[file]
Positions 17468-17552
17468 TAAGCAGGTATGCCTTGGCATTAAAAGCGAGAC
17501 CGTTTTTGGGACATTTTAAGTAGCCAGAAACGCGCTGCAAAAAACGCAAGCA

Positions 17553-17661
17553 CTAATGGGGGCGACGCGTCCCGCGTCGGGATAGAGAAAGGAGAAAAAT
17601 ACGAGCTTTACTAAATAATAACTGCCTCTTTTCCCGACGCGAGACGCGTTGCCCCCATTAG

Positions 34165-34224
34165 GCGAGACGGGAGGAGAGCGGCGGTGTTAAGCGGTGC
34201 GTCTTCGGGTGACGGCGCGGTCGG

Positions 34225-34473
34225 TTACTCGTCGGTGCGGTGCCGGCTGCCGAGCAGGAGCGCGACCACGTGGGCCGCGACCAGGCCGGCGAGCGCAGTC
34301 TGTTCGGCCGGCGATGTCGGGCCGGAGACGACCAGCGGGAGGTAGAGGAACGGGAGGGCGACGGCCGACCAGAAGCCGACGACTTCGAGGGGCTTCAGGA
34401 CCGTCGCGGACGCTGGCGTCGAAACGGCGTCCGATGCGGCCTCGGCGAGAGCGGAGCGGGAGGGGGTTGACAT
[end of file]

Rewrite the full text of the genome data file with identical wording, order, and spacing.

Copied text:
Positions 17468-17552
17468 TAAGCAGGTATGCCTTGGCATTAAAAGCGAGAC
17501 CGTTTTTGGGACATTTTAAGTAGCCAGAAACGCGCTGCAAAAAACGCAAGCA

Positions 17553-17661
17553 CTAATGGGGGCGACGCGTCCCGCGTCGGGATAGAGAAAGGAGAAAAAT
17601 ACGAGCTTTACTAAATAATAACTGCCTCTTTTCCCGACGCGAGACGCGTTGCCCCCATTAG

Positions 34165-34224
34165 GCGAGACGGGAGGAGAGCGGCGGTGTTAAGCGGTGC
34201 GTCTTCGGGTGACGGCGCGGTCGG

Positions 34225-34473
34225 TTACTCGTCGGTGCGGTGCCGGCTGCCGAGCAGGAGCGCGACCACGTGGGCCGCGACCAGGCCGGCGAGCGCAGTC
34301 TGTTCGGCCGGCGATGTCGGGCCGGAGACGACCAGCGGGAGGTAGAGGAACGGGAGGGCGACGGCCGACCAGAAGCCGACGACTTCGAGGGGCTTCAGGA
34401 CCGTCGCGGACGCTGGCGTCGAAACGGCGTCCGATGCGGCCTCGGCGAGAGCGGAGCGGGAGGGGGTTGACAT